Insulation & Energy Efficiency

Home Heat Loss

To maintain comfort in your home, the heat lost in winter must be replaced by your heating system and the heat gained in summer must be removed by your air conditioner. Your walls are the biggest source of heat loss in your home (accounting for up to 35%). This is primarily due to 2 reasons: air leakage and heat loss (or gain).

In all homes, there are areas either between studs, at wall intrusions such as wiring and windows and improperly sealed building paper (the list goes on) which allow air to flow through it.

Heat flows naturally from a warmer to a cooler space. In winter, heat flow moves directly from heated living spaces to the outdoors; directly through walls wherever there is a difference in temperature. During the hot season, heat flows from outdoors to the house interior. Traditional home insulation is only between the studs in your walls; spaces between the insulation and studs, and areas entirely lacking insulation may have a profound effect on the entire effectiveness of the between-the-stud insulation.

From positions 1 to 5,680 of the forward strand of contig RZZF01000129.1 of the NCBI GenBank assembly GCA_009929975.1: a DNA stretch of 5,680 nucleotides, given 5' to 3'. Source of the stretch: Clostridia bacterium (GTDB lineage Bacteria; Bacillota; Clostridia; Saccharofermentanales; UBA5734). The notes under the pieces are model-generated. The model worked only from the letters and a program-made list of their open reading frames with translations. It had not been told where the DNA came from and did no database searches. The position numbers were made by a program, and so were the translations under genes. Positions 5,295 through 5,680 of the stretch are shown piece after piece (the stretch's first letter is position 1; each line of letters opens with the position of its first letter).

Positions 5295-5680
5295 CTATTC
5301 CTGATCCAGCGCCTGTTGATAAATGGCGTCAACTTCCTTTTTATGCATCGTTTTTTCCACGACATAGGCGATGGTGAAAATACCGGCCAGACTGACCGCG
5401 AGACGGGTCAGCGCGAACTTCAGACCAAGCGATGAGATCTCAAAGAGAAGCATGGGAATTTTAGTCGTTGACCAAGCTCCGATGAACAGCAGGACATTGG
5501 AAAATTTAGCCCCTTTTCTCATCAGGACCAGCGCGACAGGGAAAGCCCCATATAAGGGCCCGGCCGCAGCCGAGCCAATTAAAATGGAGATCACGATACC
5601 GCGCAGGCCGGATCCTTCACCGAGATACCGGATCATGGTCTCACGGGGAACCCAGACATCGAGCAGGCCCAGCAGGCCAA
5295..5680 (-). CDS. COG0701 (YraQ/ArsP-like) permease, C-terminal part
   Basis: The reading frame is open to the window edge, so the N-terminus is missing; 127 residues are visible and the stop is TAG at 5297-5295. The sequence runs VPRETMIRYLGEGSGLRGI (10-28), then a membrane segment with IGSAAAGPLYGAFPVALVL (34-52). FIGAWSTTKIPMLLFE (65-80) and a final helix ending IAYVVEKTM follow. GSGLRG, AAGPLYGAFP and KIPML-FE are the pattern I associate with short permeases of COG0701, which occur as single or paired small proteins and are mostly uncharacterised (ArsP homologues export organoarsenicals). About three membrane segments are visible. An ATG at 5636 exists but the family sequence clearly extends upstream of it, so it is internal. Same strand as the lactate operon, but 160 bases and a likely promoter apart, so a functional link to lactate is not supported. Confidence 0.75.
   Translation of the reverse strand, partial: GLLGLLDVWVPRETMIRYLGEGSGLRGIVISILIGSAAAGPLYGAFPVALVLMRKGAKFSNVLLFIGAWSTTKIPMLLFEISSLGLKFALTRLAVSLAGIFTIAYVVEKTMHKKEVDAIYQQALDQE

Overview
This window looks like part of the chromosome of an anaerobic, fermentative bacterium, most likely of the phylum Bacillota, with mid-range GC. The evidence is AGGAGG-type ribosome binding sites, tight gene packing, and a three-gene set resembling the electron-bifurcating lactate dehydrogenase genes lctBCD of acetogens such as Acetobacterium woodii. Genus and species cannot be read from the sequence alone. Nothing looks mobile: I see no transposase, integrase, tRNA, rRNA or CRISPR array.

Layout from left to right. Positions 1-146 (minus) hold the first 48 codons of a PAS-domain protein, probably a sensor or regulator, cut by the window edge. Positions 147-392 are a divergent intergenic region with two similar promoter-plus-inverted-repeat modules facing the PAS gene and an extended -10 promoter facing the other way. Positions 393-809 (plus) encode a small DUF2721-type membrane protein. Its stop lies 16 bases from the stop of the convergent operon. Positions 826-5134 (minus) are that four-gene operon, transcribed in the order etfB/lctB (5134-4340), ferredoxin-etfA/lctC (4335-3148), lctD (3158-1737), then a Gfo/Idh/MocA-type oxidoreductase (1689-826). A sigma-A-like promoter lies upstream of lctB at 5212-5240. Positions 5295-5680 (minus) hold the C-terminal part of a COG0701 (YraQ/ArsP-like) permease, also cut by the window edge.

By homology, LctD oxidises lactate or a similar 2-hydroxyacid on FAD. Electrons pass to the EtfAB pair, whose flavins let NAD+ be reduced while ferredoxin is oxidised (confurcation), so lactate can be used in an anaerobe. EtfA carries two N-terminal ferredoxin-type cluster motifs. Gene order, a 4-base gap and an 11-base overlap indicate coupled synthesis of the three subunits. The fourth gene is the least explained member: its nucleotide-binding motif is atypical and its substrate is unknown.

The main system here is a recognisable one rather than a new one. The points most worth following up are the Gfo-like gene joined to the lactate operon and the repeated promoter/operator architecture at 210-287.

Insulating the exterior walls with EIFS decreases this heat flow by providing a countinuuous barrier to the flow of heat, via insulation and an air-flow resistant barrier.

Home Heat Loss FLIR

In this thermal imaging picture; dark purple represents a cool area, and the temperature moves up through red, orange, yellow and white as it gets warmer. You can tell that it is a cool night by the colour of the ground, and likely early in the evening, as the concrete wall beside the driveway is still warm. You can see that the overhang on the house(purple) is properly insulated, as there is very little heat being lost through it. You can also see (on the wall next to it) where the insulation is between studs (red squares) and how much heat the studs are allowing to escape (orange). The first floor appears to contain only drywall, and no insulation.

Choose your average monthly energy costs from the drop-down menu to calculate your savings. Your 35% Estimated Energy Savings over 10 years will appear.
Average monthly cost:  

(Estimated over 10 years)
Note: Calculation includes inflation.